Like everyone predicted back in spring training, the Boston Red Sox transformed back into a baseball powerhouse, the Seattle Mariners ended a 13-year playoff drought and the Washington Nationals decimated everyone in sight during a historically dominant season.
Wait, none of those things happened. Boston's patchwork rotation imploded. Seattle fell apart despite huge power gains from free-agent signing Nelson Cruz. Bryce Harper announced his arrival as a first-tier superstar during a campaign which should net him MVP honors, but the rest of Washington's roster unraveled.
Little went according to plan this MLB season. As expected favorites faltered, the New York Mets, Chicago Cubs and Houston Astros all completed their franchise reconstructions a year early. Yet 2015's script is far from finished. While the National League's playoff participants are all but settled, chaos rules the American League wild-card picture.
Entering the last week of the 162-game marathon, let's take a look at the updated playoff picture and standings.
|MLB Postseason Picture: Monday, Sept. 28|
|Wild Card||Houston Astros||New York Yankees|
|ALDS||Astros/Yankees (No. 4 Seed)||Toronto Blue Jays (No. 1 Seed)|
|ALDS||Texas Rangers (No. 3 Seed)||Kansas City Royals (No. 2 Seed)|
|Wild Card||Chicago Cubs||Pittsburgh Pirates|
|NLDS||Cubs/Pirates (No. 4 Seed)||St. Louis Cardinals (No. 1 Seed)|
|NLDS||Los Angeles Dodgers (No. 3 Seed)||New York Mets (No. 2 Seed)|
American League Playoff Picture
|Toronto Blue Jays - X||90-65||--|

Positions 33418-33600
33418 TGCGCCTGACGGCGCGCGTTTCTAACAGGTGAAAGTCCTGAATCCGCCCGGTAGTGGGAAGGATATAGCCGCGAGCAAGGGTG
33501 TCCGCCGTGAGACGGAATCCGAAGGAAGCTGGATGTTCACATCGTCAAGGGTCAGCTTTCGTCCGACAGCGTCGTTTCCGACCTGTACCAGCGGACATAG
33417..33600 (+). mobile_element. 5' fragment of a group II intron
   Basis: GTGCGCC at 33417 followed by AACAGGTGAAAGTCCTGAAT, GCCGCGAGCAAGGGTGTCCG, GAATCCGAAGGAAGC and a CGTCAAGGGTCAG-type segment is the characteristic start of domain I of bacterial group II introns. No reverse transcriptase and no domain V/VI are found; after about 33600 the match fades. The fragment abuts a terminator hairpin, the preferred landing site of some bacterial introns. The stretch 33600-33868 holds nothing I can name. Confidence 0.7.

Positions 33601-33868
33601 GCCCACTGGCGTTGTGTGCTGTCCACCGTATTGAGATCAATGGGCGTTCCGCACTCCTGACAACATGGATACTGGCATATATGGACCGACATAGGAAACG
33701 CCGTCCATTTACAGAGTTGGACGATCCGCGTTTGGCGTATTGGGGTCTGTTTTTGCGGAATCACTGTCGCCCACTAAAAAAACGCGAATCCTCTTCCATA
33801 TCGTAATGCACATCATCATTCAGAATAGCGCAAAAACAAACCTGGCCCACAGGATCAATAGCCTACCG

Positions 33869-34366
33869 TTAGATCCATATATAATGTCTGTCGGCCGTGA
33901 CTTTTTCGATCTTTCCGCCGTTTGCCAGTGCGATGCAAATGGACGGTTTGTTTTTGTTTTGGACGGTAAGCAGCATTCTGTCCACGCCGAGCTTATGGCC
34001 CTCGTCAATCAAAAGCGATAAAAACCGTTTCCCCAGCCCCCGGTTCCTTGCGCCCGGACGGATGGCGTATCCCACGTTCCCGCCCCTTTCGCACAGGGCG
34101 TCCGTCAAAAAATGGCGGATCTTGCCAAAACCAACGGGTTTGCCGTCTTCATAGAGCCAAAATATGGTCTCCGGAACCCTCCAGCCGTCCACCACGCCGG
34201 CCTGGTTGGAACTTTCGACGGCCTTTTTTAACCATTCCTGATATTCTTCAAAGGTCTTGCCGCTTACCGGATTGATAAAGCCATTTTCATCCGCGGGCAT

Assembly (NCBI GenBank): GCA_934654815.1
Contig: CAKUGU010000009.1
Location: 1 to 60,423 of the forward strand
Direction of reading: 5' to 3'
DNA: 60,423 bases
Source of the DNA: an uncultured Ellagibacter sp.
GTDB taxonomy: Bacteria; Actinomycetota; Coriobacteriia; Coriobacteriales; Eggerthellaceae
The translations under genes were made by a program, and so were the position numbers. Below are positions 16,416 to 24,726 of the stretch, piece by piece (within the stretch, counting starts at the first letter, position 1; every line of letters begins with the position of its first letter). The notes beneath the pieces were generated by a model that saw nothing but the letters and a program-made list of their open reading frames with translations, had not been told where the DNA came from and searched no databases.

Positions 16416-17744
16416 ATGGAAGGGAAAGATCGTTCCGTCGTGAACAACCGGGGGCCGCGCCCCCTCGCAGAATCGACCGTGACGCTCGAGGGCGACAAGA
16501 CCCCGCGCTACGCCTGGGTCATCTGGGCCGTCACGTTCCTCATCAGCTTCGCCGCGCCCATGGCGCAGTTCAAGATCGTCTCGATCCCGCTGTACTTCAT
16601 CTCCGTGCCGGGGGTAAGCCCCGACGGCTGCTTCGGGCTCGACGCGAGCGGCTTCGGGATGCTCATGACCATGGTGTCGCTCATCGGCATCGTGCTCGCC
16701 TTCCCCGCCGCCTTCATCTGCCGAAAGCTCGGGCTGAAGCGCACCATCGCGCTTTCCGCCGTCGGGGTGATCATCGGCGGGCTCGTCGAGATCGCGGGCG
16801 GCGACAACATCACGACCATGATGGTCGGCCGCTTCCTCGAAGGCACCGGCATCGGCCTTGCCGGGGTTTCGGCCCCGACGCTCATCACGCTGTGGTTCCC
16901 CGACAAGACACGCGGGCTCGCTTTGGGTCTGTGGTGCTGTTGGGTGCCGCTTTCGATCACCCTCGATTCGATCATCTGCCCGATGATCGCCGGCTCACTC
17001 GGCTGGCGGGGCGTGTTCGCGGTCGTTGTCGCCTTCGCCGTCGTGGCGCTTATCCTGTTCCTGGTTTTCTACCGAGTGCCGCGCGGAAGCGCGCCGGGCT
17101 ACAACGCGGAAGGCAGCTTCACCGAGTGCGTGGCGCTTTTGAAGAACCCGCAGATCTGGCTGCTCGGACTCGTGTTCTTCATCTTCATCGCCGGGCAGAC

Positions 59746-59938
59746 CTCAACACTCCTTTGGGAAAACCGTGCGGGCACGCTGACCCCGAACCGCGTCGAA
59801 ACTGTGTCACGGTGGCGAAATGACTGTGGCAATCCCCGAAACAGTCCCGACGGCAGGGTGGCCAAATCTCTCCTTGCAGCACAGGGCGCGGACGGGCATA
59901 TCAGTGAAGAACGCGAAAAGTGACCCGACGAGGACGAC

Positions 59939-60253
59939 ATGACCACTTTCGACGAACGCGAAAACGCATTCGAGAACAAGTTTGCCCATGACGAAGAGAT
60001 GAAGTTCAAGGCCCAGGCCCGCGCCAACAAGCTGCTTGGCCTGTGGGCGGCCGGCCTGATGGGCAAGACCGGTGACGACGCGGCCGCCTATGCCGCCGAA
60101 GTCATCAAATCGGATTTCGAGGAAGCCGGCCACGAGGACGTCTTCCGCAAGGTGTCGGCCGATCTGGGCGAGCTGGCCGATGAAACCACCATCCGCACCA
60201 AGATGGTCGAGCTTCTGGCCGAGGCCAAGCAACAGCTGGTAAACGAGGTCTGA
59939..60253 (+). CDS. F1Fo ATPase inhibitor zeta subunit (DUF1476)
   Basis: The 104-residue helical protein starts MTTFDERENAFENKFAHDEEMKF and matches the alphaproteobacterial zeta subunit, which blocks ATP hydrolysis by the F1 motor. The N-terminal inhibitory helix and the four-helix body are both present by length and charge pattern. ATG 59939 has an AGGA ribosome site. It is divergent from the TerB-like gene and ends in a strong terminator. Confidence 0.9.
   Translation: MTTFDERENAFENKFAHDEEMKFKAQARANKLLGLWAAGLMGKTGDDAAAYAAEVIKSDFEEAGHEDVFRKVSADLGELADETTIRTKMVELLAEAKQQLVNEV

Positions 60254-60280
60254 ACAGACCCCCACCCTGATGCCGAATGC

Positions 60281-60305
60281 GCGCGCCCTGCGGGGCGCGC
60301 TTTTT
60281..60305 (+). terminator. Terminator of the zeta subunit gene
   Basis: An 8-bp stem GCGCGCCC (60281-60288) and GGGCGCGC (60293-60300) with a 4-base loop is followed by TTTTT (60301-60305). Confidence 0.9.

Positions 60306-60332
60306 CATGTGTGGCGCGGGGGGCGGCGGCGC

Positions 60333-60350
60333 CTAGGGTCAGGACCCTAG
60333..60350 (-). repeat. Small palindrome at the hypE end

|New York Yankees||86-69||4|
|Kansas City Royals - Y||90-65||--|
|New York Yankees||86-69||--|
|Los Angeles Angels||81-74||0.5|
|MLB.com; X=playoff berth clinched; Y=division clinched|
Back in the spring, any Astros fans would have been ecstatic to hear that their team had achieved a winning record. Two years removed from losing 111 games, Houston expedited its rebuilding process with huge seasons from Dallas Keuchel, Jose Altuve and rookie sensation Carlos Correa.
Rather than celebrating a wildly successful season, fans are fretting a collapse. After spending months leading the American League West, the Astros have tumbled down the stretch with a 9-15 September record. Meanwhile, the rejuvenated Texas Rangers have stormed back to take first place, going 16-9 this month.
Despite sporting a sub-.500 record at the trade deadline, Texas acquired Cole Hamels in hopes of restocking for 2016. The Rangers have won all of the lefty's last eight starts, during which he has posted a 2.78 ERA.
Houston's deadline deal hasn't gone as well. After nearly getting dealt to the Mets, Carlos Gomez instead went to the Astros. Safe to say the Mets are happy to have instead acquired Yoenis Cespedes. Since getting dealt from the Milwaukee Brewers, Gomez is hitting .234/.282/.379 in 38 games.
On Sunday, the center fielder made his first appearance since Sept. 12 in pinch-running duties. Per MLB.com's Richard Justice, Astros manager A.J. Hinch discussed the significance of Gomez's return from a back injury:
Adding insult to injury, Milwaukee is receiving immediate dividends from the long-term swap. Domingo Santana is raking for his new club, batting .255/.349/.469 with six homers. The Astros need all the help they can get for the final week with the Los Angeles Angels and Minnesota Twins breathing down their neck.
On the bright side, their final two series come against the Mariners and Arizona Diamondbacks, two teams out of the playoff picture. Yahoo Sports' Jeff Passan, however, pointed out the roadblock Houston must overcome to punch a playoff ticket:
Recent struggles aside, Houston's plus-93 run differential rates second in the AL behind the raking Toronto Blue Jays, who should be considered a formidable favorite at plus-222. The Angels (-14) or Twins (+5), meanwhile, could make the cut with an uninspiring run margin.